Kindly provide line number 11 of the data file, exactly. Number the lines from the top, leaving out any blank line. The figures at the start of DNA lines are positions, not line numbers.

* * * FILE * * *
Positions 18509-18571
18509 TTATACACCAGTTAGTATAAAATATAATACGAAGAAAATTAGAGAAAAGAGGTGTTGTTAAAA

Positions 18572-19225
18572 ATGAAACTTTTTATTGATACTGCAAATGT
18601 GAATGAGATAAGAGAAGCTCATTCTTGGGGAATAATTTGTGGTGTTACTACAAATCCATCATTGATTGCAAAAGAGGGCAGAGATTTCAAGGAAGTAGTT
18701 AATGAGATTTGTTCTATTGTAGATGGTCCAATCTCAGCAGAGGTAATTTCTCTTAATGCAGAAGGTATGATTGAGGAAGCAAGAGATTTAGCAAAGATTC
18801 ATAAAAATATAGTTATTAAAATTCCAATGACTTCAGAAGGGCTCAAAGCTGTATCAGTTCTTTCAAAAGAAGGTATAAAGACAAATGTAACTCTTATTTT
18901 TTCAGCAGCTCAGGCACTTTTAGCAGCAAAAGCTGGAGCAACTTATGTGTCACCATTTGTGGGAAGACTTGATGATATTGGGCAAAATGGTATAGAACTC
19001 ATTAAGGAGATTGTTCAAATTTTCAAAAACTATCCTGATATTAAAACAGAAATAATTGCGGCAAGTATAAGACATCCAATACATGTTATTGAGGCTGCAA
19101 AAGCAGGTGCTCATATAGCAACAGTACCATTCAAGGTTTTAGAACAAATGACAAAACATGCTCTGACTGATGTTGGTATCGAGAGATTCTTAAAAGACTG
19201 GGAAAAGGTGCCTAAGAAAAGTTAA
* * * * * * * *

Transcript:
19201 GGAAAAGGTGCCTAAGAAAAGTTAA